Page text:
Egypt's Court of Cassation rejected on Sunday an appeal by 18 Muslim Brotherhood members against an order placing them on an official list of "terrorist organizations."
The appeal was filed by several leading figures in the now-banned Islamist group, including its supreme guide Mohamed Badie, along with Mohamed Mahdi Akef, Saad El-Katatny, Khairat El-Shater, Mohamed El-Beltagy, Essam El-Erian, Mahmoud Ezzat and Hossam Abu Bakr.
They were appealing against an order issued by the country's general prosecutor following the designation of the Brotherhood as a terrorist organisation in December 2013 in the aftermath of deadly attacks on security forces by supporters of ousted Islamist President Mohamed Morsi.
Several of the leaders, including Badie, have had several death sentences issued against them, as well as prison sentences in various cases related to violence.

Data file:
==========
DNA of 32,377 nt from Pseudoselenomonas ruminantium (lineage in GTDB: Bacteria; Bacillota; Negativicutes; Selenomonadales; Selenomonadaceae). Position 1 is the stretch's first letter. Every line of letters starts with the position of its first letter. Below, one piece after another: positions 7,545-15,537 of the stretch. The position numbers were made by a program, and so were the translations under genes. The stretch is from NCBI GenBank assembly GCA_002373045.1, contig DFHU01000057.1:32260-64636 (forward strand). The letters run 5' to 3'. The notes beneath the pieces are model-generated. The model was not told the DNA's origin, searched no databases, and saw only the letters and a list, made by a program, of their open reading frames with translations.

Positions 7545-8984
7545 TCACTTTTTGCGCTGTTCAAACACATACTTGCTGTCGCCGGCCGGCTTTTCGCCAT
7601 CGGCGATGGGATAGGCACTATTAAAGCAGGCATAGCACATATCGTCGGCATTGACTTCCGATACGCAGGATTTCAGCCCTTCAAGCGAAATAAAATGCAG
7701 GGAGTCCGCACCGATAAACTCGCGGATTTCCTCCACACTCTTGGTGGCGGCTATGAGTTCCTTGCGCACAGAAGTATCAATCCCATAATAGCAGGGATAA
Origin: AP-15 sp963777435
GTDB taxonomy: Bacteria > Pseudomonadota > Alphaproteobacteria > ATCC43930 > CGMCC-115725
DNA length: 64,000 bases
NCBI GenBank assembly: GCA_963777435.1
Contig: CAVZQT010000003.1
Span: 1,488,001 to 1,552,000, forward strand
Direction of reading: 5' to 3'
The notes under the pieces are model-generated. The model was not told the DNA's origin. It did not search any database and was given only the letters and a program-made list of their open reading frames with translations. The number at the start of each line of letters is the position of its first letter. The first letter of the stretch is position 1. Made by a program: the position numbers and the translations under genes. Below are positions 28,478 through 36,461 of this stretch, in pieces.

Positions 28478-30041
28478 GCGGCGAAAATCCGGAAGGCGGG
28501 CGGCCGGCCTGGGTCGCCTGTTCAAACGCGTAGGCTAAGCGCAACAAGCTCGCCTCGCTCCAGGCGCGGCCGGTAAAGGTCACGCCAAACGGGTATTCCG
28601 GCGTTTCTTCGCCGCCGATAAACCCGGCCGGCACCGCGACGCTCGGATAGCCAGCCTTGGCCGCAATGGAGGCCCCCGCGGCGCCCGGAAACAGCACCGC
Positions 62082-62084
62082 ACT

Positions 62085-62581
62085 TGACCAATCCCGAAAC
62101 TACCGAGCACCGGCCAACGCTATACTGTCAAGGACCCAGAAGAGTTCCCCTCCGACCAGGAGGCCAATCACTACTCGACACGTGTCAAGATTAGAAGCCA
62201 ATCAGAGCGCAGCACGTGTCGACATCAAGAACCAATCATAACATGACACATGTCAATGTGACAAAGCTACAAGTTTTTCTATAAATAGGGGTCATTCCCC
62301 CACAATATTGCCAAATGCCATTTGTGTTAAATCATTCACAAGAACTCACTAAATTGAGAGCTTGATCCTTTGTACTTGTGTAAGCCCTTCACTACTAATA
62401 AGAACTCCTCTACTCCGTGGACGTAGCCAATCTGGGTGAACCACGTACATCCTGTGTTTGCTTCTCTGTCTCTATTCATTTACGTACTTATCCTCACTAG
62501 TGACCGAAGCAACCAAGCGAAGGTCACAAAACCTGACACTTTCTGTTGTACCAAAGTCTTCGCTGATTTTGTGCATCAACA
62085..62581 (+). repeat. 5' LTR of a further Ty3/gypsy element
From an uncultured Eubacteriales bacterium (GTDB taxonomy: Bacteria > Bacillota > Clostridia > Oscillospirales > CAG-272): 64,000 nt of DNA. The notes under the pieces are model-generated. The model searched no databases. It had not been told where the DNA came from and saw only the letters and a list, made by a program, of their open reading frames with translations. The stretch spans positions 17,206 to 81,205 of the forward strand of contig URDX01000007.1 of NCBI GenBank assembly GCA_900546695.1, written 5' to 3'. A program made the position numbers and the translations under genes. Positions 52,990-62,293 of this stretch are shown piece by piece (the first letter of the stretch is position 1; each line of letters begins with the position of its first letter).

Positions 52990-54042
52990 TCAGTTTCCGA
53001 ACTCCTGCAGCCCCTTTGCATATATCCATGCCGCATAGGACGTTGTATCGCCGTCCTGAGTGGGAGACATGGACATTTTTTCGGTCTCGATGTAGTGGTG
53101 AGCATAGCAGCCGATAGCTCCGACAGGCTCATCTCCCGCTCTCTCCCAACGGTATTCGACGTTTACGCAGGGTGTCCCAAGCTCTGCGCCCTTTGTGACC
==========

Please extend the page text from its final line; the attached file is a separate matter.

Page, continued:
In one such case, known as the "Mokattam clashes", relating to a deadly standoff outside the Brotherhood's headquarters that took place weeks before Morsi's ouster, the Islamist figures were found guilty of murder, attempted murder and arms possession.
Since 2014, Egypt has been attempting to expand the designation of the Brotherhood as a terrorist organisation internationally, particularly in the UK and US.
Egyptian officials are expected to attempt to convince US President Donald Trump and his administration to declare the Brotherhood a terrorist organization during President Abdel-Fattah El-Sisi's visit to Washington this week.